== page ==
A Projector Media production in association with Impact Partners, Artemis Rising Foundation. Produced by Michael Rossato-Bennett, Alexandra McDougald. Executive producers, Shelley & Donald Rubin Foundation, Eric J. Bertrand, Limore Shur, Ben Spivak, Regina Scully. Co-executive producers, Geralyn Dreyfous, Dan Cogan, Diana Barrett.

Crew:

Directed, written by Michael Rossato-Bennett. Camera (color/B&W, HD), Shachar Langley; editors, Mark Demolar, Manuel Tsingaris, Rossato-Bennett; music, Itaal Shur; music supervisor, Barry Cole; sound, Eli Cohn; associate producers, Jonathan Clasberry, Cole.

With:

Dan Cohen, Oliver Sacks, Samite Mulondo, Bobby McFerrin, Yvonne Russell, Louise Dueno, Cheryl Velez, Connie Tomaino, Bill Thomas, Michelle Van Nostrand, G. Allen Power, Naomi Feil, Kathy Greenlee, Bonnie Kantor, Peter Whitehouse, Peter Davies. 

More Film

  • Andy SambergVariety Sundance Studio presented by

    Andy Samberg Calls Hosting the Oscars a 'Bad Gig' -- That He'd Still Consider

    Andy Samberg has been a reliable favorite hosting awards ceremonies, in recent years emceeing the Independent Spirit Awards, the Emmys and the 2019 Golden Globes with Sandra Oh. So it’s only natural to wonder if Samberg would consider taking the reins on the Oscars, which will return again this year without a host. “They have [...]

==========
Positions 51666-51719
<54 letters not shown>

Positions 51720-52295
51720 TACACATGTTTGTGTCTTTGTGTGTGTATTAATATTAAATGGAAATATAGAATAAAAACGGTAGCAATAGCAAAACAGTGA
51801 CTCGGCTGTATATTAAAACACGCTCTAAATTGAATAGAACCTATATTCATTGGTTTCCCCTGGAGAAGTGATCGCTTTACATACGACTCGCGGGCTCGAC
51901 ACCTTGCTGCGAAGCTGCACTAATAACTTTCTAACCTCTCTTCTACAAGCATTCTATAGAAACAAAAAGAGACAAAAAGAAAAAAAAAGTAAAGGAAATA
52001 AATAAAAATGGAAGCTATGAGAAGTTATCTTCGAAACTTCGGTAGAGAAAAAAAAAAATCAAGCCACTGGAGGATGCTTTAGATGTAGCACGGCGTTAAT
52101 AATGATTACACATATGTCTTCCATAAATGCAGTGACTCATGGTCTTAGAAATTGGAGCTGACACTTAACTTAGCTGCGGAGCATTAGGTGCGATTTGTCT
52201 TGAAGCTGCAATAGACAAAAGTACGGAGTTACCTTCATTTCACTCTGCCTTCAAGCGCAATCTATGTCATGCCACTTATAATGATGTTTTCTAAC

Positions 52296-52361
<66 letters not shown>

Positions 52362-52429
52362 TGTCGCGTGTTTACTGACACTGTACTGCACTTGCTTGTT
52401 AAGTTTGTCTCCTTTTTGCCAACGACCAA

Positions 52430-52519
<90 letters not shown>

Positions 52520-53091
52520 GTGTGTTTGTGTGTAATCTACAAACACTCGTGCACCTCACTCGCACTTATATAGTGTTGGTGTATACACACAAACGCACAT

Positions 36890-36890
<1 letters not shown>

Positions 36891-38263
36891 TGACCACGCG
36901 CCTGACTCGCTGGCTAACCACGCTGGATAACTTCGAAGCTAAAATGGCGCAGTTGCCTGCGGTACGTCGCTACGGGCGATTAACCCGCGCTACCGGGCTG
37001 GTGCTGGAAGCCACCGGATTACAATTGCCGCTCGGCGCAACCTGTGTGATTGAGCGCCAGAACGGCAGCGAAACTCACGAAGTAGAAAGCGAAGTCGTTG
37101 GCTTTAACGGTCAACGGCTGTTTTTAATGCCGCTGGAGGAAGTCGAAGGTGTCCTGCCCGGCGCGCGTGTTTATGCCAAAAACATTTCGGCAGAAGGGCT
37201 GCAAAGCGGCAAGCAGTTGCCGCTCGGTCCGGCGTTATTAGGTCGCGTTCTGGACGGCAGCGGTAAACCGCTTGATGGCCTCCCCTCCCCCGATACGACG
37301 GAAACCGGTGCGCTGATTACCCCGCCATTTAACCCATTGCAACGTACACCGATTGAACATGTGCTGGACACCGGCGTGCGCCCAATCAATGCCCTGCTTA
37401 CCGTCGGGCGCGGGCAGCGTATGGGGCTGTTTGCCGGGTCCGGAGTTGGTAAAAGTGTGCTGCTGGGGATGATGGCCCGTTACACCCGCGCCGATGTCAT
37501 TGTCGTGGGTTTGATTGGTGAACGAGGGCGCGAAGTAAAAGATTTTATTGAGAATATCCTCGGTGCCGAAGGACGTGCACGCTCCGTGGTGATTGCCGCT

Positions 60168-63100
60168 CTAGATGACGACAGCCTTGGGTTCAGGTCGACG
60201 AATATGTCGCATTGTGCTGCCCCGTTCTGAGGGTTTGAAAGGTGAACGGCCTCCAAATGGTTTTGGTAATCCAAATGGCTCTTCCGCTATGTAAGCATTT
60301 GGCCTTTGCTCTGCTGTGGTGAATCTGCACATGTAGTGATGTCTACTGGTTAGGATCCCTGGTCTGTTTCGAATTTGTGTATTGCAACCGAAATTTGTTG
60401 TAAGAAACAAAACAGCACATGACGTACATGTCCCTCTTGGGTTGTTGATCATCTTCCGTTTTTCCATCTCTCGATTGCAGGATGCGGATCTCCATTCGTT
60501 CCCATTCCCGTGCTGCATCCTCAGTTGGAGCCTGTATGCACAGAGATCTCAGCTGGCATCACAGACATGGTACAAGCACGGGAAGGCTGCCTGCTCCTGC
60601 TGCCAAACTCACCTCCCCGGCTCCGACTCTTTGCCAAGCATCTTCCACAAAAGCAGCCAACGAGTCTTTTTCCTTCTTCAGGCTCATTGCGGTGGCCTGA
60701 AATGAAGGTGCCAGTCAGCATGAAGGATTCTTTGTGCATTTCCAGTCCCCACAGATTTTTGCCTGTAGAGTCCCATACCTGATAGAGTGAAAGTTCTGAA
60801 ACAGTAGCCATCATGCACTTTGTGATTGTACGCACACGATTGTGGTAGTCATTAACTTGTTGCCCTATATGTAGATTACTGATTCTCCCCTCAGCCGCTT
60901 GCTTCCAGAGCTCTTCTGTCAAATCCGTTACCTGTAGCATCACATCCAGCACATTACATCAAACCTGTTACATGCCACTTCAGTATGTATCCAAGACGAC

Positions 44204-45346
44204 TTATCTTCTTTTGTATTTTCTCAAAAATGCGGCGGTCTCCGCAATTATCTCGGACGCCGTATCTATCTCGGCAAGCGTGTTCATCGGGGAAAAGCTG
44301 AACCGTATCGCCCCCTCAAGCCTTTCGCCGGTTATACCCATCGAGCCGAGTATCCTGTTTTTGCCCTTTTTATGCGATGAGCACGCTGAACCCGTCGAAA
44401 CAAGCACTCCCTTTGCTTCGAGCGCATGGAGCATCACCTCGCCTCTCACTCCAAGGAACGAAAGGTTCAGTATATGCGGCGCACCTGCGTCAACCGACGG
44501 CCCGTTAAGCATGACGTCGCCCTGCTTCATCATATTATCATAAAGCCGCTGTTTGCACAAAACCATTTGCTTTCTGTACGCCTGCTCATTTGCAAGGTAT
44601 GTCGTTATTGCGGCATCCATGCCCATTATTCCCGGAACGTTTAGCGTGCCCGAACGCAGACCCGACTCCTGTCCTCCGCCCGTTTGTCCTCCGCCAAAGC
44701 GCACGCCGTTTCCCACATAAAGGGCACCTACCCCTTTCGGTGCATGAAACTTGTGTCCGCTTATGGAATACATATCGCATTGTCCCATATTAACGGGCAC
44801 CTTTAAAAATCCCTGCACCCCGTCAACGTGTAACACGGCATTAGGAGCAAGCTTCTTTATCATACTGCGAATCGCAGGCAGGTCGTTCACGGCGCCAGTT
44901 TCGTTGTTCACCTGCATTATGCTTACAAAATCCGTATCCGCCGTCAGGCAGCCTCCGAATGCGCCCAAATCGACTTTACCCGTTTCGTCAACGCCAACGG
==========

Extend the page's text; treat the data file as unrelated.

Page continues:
• Shirley

    'Shirley': Film Review

    Shirley Jackson was a real person, a writer best known for her twisted short story “The Lottery,” although the version presented in Josephine Decker’s “Shirley” feels more like a character from one of her own novels. Featuring “The Handsmaid’s Tale” actor Elisabeth Moss in the title role, this queer, hard-to-quantify psychological study isn’t a biopic [...]

  • Us Kids

    'Us Kids': Film Review

    The nonstop drama of the Trump White House has succeeded, among other things, in largely pushing gun control from the forefront of the news cycle — no doubt to the relief of the NRA and its allies, despite the continued frequency of U.S. mass shootings. As a result, and perhaps unfairly, Kim A. Snyder’s “Us [...]

  • Logan Paul Ninja Spree

    How Logan Paul and Ninja Helped 'Spree' Cast Capture Influencer Culture Gone Wild

    When it came to depicting the gonzo nature of influencer culture, “Spree” stars Joe Keery and Sasheer Zamata and director Eugene Kotlyarenko did a deep dive into the haves and have-nots of the internet. “Spree,” which premiered Friday at Sundance Film Festival, follows a rideshare driver named Kurt Kunkle (Keery) who will stop at nothing [...]

  • The Go Go's at Chicagofest in

    'The Go-Go's': Film Review

    In the terrific documentary “The Go-Go’s,” there’s a tasty clip of the band playing an early club gig in 1979, when they were part of the L.A. punk scene. They wear bushy black hair and pale white makeup (with rouge!), as if they were trying to be mannequin versions of Darby Crash, and they have [...]

  • A PERFECTLY NORMAL FAMILY

    Watch the Exclusive Trailer of Rotterdam/Goteborg Entry ‘A Perfectly Normal Family’

    Variety has been given exclusive access to the international trailer of the Danish film “A Perfectly Normal Family,” due to compete both at Rotterdam’s Big Screen Competition, and at Göteborg’s Nordic Film Competition. Malou Reyman’s debut feature has been a hot property for sales agent New Europe Film Sales, ever since it was sneak peeked [...]

More From Our Brands

Access exclusive content